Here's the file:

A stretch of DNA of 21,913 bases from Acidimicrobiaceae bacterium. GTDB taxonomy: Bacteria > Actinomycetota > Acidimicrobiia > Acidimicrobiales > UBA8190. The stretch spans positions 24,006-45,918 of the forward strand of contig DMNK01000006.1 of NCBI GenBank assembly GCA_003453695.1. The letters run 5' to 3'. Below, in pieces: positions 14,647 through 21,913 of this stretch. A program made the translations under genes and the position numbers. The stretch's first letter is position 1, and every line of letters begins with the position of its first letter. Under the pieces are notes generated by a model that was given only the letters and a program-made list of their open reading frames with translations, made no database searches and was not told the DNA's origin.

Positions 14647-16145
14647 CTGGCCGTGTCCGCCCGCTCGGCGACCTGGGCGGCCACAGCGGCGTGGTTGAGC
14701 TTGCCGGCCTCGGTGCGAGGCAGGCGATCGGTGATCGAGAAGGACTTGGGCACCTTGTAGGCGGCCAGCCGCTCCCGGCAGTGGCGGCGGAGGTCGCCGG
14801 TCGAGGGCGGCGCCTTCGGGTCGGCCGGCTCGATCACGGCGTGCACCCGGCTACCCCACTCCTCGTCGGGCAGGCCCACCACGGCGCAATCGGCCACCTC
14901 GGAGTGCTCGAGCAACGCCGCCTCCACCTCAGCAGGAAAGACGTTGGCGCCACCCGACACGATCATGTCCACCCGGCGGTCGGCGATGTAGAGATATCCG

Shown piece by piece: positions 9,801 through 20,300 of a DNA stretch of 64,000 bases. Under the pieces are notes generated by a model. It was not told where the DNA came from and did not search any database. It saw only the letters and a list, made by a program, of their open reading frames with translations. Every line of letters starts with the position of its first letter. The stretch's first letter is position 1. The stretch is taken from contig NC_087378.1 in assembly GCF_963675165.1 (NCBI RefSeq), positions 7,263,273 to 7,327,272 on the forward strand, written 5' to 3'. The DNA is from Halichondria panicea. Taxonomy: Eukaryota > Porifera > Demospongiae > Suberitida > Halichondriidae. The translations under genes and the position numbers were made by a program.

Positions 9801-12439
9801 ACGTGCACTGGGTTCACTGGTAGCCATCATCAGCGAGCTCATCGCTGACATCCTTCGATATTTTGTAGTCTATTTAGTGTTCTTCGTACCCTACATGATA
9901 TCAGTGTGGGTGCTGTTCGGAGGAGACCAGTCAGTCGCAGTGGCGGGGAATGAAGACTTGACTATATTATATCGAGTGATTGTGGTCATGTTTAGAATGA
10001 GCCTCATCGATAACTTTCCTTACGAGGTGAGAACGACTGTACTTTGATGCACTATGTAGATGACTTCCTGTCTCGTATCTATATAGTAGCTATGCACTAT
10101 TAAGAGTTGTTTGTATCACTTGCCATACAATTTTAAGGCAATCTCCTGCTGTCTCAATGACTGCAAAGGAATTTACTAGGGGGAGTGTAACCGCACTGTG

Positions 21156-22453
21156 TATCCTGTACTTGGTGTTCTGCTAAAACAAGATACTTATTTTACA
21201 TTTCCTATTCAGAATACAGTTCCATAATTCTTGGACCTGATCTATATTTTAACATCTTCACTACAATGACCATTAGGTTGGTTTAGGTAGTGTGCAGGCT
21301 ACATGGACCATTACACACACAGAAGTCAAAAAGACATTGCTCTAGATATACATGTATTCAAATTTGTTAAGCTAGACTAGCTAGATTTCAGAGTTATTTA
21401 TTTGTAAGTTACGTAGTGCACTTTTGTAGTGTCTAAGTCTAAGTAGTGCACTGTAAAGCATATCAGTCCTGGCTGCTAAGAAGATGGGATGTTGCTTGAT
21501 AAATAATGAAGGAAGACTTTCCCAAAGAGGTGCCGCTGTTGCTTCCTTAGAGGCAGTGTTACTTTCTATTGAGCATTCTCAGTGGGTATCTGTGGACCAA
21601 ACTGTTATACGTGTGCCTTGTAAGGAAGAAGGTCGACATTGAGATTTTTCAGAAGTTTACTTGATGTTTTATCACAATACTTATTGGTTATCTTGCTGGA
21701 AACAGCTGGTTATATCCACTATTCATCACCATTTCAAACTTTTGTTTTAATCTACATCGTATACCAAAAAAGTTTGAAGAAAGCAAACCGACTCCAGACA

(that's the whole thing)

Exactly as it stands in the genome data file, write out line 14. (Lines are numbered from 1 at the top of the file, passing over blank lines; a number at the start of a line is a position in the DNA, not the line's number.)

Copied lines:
21156 TATCCTGTACTTGGTGTTCTGCTAAAACAAGATACTTATTTTACA